fbpx

McMaster-Carr Build in DFW Set for May

McMaster
McMaster-Carr Supply Co. logo | Image by McMaster-Carr Supply Co.

An Illinois industrial supplier is expected to begin construction of its North Texas distribution center in May — less than a year after the Fort Worth City Council approved an $18 million economic development package for the project.

The 841,000-square-foot climate-controlled warehouse and office space is expected to be completed by 2027, according to a state filing. McMaster-Carr Supply Co. will use automation to help distribute “an array of industrial parts” to customers nationwide.

Corgan Associates of Dallas is listed as the design firm for the project.

The Dallas Express reported in September the company plans to spend $360 million on the new regional headquarters in north Fort Worth. It supplies raw materials, hardware, tools, maintenance equipment, and industrial materials to commercial properties globally. The distribution center will be built on about 120 acres near Alliance Airport on Independence Parkway.

McMaster-Carr, with an inventory of hundreds of thousands of supplies and parts, also has operations in Chicago, Atlanta, Los Angeles, Cleveland, and Robbinsville, New Jersey. As part of its economic development agreement with the City of Fort Worth, the company must spend at least $180 million in real-property improvements by December 31, 2028, and $180 million in taxable business property by January 1, 2029.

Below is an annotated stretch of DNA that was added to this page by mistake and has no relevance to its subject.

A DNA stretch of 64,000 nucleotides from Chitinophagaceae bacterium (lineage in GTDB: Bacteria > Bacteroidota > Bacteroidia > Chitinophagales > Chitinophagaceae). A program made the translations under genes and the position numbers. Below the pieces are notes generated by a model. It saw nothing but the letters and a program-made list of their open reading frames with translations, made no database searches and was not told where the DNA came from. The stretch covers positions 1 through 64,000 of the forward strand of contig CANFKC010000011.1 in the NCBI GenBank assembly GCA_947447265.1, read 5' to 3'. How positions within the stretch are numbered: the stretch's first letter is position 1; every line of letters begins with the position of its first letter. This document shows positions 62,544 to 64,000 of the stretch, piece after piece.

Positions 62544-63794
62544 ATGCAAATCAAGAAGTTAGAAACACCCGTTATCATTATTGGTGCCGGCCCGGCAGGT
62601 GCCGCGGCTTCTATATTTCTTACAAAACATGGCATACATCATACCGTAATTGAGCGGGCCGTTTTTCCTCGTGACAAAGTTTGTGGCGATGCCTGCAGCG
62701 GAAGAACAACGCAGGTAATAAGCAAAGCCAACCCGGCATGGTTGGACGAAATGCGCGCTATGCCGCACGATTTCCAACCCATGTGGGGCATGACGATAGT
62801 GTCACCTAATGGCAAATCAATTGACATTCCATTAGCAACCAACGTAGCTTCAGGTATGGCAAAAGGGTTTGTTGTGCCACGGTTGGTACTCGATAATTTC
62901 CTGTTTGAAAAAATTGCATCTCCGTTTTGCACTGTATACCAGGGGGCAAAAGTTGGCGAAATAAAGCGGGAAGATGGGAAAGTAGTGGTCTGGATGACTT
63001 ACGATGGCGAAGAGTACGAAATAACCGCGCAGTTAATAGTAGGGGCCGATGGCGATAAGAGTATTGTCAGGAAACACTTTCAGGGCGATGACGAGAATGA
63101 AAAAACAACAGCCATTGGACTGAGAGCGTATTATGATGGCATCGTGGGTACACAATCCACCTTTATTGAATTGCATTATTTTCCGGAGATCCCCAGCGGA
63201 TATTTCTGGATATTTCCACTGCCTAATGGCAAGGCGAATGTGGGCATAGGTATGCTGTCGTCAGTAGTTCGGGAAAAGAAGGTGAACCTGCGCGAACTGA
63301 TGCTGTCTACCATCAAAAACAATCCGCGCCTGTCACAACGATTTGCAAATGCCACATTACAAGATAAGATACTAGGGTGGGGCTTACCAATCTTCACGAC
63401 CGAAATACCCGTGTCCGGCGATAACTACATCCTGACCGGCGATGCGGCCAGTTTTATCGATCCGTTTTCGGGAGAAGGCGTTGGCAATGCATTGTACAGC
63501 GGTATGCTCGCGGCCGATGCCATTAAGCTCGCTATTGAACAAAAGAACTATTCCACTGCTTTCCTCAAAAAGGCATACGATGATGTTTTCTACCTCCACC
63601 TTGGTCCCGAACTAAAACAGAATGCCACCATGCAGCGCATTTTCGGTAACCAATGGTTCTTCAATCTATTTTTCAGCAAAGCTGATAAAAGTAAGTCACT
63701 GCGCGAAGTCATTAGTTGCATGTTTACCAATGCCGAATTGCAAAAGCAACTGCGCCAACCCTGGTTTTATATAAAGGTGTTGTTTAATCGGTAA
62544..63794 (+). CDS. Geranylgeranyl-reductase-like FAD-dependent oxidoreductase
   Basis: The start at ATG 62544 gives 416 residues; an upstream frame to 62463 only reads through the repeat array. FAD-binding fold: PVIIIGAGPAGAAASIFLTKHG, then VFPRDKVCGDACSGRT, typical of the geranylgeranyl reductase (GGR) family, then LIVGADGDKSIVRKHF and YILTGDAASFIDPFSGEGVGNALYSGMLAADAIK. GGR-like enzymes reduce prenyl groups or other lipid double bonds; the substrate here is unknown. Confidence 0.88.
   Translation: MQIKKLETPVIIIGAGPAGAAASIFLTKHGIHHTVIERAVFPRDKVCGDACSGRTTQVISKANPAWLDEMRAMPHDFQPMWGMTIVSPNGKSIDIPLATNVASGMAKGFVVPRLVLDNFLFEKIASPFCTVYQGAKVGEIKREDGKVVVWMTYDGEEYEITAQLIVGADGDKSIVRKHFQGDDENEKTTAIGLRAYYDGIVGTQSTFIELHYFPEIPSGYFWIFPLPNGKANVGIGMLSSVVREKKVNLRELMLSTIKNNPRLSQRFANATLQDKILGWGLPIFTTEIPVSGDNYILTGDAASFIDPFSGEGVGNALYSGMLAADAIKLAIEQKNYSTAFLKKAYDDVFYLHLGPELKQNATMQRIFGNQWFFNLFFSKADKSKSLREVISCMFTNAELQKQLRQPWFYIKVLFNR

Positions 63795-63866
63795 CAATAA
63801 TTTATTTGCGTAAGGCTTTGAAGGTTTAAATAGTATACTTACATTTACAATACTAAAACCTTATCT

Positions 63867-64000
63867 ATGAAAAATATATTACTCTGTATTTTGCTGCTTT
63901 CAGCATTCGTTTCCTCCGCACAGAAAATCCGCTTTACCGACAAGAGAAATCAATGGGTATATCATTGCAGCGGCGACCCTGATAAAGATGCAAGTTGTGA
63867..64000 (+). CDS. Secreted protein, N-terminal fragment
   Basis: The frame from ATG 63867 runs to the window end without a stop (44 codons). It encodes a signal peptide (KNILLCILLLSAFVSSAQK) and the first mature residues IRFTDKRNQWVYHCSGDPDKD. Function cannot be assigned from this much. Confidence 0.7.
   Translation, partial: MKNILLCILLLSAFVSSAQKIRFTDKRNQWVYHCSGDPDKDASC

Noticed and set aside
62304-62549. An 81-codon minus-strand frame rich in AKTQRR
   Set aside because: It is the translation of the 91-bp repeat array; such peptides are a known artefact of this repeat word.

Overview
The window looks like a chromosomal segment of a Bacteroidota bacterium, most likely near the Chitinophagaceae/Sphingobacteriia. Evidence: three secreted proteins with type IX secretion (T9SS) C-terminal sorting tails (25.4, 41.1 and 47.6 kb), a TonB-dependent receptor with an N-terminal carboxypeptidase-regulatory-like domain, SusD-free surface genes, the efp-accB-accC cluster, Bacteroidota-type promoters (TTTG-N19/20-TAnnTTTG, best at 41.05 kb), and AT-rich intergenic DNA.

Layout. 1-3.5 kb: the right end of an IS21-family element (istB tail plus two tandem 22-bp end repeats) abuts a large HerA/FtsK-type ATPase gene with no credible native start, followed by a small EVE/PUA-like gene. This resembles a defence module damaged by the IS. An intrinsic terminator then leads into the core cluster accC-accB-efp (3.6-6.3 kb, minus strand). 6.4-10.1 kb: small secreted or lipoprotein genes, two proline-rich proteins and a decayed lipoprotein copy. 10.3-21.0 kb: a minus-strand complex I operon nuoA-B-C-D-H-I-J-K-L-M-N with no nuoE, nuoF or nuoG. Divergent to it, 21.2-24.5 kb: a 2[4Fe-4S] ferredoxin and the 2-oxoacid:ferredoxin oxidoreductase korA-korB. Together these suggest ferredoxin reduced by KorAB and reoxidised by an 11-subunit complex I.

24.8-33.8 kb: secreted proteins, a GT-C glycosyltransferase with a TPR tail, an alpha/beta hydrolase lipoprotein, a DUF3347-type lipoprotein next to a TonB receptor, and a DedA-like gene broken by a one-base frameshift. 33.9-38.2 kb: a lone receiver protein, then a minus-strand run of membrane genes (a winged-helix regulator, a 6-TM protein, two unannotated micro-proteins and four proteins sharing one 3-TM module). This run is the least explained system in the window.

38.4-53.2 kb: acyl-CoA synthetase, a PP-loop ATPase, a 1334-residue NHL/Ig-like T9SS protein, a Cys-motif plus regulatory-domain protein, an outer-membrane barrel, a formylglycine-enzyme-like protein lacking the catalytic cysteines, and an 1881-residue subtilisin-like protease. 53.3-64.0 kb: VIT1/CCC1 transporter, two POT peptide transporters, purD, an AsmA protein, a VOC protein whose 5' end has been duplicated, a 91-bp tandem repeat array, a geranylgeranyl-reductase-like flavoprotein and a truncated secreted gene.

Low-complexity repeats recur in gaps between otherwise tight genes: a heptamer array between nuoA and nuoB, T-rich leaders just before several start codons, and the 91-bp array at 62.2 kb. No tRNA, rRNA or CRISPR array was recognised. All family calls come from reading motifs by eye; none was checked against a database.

In addition, McMaster-Carr must create a minimum of 150 full-time jobs at the facility by December 31 of the first operating year and at least 250 full-time jobs at the site by December 31 of the sixth operating year. The average minimum salary must be $85,000, and at least 30% of workers must be hired from Fort Worth.

The Fort Worth area has been expanding at a fast pace, with millions of dollars pouring into the city from development projects. While Dallas has its share of planned or in-progress developments, several aspects inhibit the city from pulling in more projects, including its density problem and slow permitting process.

Permit approval times under Dallas City Manager T.C. Broadnax have been a point of frustration for the development community, with many opting to build in other parts of North Texas, such as Fort Worth, Frisco, or Grand Prairie.

Support our non-profit journalism

Submit a Comment

Your email address will not be published. Required fields are marked *

Continue reading on the app
Expand article